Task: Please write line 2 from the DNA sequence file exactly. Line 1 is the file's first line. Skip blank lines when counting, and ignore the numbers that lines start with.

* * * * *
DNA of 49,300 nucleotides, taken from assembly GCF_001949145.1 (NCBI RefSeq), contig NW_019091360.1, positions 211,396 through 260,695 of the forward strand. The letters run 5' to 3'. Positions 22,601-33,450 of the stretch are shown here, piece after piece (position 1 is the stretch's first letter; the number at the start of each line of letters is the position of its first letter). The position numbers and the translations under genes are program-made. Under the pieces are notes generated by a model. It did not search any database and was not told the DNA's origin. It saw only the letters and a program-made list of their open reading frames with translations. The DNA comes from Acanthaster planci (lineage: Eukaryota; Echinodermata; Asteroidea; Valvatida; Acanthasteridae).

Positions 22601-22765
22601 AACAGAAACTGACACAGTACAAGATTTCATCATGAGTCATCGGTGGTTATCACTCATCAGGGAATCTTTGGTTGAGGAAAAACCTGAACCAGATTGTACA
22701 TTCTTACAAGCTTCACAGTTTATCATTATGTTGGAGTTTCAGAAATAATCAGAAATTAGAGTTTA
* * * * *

Positions 22601-22765